From Museum to Garden:

Table of Contents

Sunjung Kim is a leading independent curator in the South Korean contemporary art world. She has been deeply involved in the internationalization of South Korean art, successfully curating numerous art festivals and organizing contemporary art exhibitions in and outside her country. In the REAL DMZ PROJECT, exhibited in Cheorwon since 2012, she has developed a unique approach to the demilitarized zone that lies between South and North Korea. In this interview, Kim responds to questions about the project, and the relationship of art to memory and politics.

Kim notes that she began the project to produce an opportunity for people to visit the location in person and think about the DMZ. She explains that it is important to remember the reality of division when one imagines the conditions that will follow the reunification of North and South Korea.

Thus far the project has been run as an annual art exhibit open for a fixed period. Kim says that she now has plans to build a permanent collection of works in Cheorwon that would be open to the public at all times. Festivals like biennales effectively show many works produced in a short period of time. She says that this is precisely why she wants to take the time to carefully produce and exhibit works in this project.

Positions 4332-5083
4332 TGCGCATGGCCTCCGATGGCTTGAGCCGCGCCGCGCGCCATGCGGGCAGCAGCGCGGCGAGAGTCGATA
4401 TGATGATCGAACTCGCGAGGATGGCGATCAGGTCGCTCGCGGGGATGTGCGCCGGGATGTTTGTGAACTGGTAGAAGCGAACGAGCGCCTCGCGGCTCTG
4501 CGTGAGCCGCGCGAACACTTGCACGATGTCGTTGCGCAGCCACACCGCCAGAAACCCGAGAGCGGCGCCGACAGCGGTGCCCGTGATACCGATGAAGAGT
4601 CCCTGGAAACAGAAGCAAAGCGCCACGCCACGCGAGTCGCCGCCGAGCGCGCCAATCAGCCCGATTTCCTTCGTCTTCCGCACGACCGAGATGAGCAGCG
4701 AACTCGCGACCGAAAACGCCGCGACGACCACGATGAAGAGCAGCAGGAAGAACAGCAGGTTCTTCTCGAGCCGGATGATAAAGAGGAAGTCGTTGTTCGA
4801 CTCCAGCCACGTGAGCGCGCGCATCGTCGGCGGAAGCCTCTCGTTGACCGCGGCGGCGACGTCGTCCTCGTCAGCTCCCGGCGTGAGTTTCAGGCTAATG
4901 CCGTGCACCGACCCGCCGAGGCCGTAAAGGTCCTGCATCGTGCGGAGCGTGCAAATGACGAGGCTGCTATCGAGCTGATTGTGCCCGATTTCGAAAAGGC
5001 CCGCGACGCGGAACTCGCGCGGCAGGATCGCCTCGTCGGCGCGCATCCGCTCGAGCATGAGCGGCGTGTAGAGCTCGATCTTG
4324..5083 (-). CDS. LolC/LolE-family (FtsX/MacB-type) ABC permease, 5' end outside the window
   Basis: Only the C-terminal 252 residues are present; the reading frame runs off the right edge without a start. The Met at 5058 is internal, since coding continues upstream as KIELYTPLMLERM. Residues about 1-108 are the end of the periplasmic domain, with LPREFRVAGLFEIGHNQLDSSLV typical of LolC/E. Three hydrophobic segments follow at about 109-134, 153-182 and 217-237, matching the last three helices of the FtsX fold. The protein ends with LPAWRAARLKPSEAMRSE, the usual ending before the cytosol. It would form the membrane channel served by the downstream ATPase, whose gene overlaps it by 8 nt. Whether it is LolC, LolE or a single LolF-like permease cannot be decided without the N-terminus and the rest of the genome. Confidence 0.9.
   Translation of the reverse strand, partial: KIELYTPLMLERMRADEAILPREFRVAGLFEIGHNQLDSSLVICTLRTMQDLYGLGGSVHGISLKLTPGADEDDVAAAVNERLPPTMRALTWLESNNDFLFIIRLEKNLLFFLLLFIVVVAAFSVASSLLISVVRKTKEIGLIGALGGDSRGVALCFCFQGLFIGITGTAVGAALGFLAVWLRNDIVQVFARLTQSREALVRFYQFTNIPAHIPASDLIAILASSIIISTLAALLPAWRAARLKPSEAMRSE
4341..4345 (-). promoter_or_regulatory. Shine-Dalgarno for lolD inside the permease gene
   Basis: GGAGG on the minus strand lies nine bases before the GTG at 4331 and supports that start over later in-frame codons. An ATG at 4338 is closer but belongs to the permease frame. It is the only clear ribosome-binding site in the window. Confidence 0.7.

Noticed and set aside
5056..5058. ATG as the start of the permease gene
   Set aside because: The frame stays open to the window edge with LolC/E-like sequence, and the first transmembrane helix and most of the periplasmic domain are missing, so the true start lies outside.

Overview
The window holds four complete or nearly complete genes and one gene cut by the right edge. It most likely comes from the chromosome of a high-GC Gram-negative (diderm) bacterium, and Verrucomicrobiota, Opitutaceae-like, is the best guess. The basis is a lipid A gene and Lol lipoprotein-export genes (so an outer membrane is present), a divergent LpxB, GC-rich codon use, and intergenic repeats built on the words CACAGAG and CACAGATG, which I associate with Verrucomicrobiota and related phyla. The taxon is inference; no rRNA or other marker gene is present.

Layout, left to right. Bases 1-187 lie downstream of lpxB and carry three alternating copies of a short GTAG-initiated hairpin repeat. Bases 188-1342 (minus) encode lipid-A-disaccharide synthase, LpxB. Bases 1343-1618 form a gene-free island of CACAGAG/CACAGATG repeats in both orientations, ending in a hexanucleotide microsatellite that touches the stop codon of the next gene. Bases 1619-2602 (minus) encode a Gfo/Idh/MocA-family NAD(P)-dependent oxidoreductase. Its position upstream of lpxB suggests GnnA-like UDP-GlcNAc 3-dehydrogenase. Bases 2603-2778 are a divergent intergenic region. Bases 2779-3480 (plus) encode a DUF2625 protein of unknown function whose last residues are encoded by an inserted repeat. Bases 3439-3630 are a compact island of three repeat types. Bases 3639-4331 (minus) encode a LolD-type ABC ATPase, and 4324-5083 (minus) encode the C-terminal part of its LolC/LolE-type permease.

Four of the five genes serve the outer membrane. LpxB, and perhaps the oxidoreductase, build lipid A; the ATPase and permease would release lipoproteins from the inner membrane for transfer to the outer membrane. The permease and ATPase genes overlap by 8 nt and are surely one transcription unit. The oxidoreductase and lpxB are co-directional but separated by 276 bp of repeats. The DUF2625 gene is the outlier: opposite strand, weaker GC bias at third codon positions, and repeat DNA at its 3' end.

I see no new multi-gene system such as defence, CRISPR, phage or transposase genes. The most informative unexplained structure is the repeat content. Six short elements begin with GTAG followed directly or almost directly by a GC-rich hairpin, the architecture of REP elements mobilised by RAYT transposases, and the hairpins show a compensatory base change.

There are currently plans to build a theme park-like tourist venue in Cheorwon. In response, Kim has proposed the idea of a new “garden” that will preserve the traces and memories of individuals related to the DMZ. A “museum” simply offers a space to arrange collected objects. In contrast, Kim notes that she would like to create a “garden” to nurture traces and memories.

According to Kim, division is not unique to South Korea. There are divisions of varying kinds between South Korea and its neighboring countries; furthermore, there are countries in situations similar to that of South Korea. Kim states that she would like to make this project an international endeavor and thus share experiences with artists having similar concerns from around the world.